Usually, genre-related mockumentaries can be hit or miss for me; when they’re done right (Behind the Mask), they can add some brilliant context and commentary on the state of things in the genre world, but when they’re bad, well, there’s nothing more obnoxious than a filmmaker trying to punch down and poke fun at the things we love as movie fans. Thankfully, 15 Things takes the proper route with its approach, and I love how its story becomes so much more than just watching a few hapless dudes get lost in the woods with their camera in tow, just waiting around for something (anything) to happen.

In fact, I think because a lot of the frustrations that Brian expresses here are similar to my own struggles with my place in online journalism, that made me love it even more, and somehow 15 Things You Didn’t Know About Bigfoot ends up being not only hilariously cringe-inducing at times (in a good way), but it’s also a rather insightful examination of content culture and how maybe some of us who take ourselves a bit too seriously (which I am totally guilty of) could stand to loosen up a bit and learn to embrace the more amusing aspects of our careers.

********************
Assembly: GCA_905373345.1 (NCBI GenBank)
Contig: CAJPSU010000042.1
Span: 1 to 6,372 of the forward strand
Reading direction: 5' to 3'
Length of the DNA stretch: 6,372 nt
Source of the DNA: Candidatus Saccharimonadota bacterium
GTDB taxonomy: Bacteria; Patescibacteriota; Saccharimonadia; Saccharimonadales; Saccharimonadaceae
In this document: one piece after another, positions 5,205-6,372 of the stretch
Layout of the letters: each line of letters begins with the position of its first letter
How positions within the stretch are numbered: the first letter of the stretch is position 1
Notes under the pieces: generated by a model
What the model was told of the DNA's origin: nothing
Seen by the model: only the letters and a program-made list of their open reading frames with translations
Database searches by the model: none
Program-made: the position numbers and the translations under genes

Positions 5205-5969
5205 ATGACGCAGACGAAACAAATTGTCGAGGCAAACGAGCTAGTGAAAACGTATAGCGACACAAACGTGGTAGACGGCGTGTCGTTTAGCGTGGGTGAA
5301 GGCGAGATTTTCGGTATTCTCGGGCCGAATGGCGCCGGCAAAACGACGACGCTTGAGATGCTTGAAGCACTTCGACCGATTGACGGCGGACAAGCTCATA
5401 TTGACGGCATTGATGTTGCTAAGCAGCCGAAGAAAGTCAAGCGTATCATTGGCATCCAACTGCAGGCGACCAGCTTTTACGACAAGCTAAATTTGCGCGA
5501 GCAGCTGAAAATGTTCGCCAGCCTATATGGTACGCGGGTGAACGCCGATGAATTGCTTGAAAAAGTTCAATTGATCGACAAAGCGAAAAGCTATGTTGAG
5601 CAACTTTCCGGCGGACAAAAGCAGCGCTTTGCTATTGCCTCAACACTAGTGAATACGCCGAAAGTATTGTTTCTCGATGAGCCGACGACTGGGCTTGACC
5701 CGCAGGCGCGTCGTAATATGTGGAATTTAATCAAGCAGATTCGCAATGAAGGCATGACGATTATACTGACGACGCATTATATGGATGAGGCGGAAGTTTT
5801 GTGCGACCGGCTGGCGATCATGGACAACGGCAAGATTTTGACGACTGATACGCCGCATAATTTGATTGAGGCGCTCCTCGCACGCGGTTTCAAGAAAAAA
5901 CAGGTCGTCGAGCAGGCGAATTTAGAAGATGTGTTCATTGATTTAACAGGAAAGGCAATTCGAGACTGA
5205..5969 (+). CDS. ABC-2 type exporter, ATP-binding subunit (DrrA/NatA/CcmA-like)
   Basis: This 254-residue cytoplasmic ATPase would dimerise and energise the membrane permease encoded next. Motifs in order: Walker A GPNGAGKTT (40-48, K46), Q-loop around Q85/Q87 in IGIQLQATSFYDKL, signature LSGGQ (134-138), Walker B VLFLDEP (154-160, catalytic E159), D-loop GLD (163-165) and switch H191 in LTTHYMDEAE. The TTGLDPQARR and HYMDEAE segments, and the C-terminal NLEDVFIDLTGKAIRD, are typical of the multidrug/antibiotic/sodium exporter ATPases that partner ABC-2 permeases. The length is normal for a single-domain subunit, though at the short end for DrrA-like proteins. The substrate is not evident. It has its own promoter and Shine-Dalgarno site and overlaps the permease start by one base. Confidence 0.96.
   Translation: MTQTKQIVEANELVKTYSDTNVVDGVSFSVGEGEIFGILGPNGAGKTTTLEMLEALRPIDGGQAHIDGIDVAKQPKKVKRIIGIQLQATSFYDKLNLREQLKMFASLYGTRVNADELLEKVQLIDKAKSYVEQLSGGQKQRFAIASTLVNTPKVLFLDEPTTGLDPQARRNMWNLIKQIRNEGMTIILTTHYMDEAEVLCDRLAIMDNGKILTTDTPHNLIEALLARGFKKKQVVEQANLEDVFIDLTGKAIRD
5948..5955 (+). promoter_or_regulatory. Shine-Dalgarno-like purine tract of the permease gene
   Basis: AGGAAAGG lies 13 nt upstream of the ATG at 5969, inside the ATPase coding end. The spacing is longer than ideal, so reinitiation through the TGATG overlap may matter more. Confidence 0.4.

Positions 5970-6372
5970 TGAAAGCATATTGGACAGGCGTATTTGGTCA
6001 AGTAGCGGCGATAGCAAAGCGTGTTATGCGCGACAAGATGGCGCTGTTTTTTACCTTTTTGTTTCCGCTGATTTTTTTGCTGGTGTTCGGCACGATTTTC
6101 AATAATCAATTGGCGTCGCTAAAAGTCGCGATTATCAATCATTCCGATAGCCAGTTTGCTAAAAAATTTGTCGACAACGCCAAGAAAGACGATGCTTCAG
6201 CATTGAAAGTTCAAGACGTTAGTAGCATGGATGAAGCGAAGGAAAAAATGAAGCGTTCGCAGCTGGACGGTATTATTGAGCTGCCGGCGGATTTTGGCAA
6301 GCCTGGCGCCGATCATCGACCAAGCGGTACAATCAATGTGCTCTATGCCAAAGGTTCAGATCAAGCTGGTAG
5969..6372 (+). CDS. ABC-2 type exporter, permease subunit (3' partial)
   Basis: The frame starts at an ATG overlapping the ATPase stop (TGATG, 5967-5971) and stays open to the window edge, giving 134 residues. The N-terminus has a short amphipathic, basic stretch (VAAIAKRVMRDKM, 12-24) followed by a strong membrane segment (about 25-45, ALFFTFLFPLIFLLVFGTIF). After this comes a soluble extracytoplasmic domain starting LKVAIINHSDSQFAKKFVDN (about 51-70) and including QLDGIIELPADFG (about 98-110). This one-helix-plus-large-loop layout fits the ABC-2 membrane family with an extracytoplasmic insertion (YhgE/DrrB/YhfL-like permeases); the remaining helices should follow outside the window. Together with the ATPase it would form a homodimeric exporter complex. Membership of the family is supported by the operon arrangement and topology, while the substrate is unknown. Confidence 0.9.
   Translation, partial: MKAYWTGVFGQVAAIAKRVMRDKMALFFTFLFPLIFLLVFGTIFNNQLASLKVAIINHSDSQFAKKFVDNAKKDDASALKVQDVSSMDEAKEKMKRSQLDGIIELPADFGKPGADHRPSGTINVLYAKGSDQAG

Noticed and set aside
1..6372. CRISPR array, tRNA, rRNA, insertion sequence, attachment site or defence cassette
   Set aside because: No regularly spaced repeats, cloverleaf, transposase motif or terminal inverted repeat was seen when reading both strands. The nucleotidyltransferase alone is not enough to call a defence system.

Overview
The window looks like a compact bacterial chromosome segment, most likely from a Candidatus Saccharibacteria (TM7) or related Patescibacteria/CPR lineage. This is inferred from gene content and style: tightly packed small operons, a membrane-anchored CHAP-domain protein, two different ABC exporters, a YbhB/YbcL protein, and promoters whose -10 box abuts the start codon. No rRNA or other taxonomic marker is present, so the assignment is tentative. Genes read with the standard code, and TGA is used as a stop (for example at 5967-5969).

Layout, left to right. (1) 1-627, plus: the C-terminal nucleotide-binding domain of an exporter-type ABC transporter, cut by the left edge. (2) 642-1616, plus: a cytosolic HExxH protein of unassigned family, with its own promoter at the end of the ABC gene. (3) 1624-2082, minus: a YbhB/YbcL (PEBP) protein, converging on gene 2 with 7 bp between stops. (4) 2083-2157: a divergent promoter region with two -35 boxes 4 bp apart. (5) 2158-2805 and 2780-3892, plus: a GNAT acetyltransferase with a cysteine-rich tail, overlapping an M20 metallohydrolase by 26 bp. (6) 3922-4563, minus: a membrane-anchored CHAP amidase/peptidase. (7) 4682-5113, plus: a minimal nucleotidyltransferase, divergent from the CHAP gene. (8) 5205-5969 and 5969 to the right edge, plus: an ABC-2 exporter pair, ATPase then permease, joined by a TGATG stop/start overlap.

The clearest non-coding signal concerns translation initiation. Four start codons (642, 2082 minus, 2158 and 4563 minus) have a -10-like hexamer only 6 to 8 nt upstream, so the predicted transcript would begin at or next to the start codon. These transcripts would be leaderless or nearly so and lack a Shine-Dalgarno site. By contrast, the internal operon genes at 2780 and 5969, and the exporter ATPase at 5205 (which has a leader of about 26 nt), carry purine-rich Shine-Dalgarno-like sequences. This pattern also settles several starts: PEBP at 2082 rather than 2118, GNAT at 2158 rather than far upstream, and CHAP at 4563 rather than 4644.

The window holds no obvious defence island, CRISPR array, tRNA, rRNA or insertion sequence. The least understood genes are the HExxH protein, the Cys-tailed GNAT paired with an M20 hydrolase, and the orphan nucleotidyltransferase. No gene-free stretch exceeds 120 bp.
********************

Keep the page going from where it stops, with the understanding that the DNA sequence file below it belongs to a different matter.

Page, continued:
If you’re in the mood for a fun comedy and you dig on cryptids in general, I cannot recommend 15 Things You Didn’t Know About Bigfoot enough. It absolutely surprised me in all the right ways, and I really hope folks will give it a chance—I’m really glad I did because I had so much fun with it from start to finish.

Movie Score: 4/5

[Image Credits: Above images courtesy of IFC Midnight and Cranked Up Films, respectively.]

  • Heather Wixson
    About the Author - Heather Wixson

    After falling in love with the horror genre at a very early age, Heather Wixson has spent the last decade carving out a name for herself in the genre world as a both a journalist and as a proponent of independent horror cinema. Wixson is currently the Managing Editor for DailyDead.com, and was previously a featured writer at DreadCentral.com and TerrorTube.com where her online career began; she’s also been a contributor at FEARnet as well as a panelist for several of their online programs.

    Wixson recently finished her first book, Monster Squad: Celebrating the Artists Behind Cinema's Most Memorable Creatures, and is currently working on her second upcoming book project on special effects artists as well.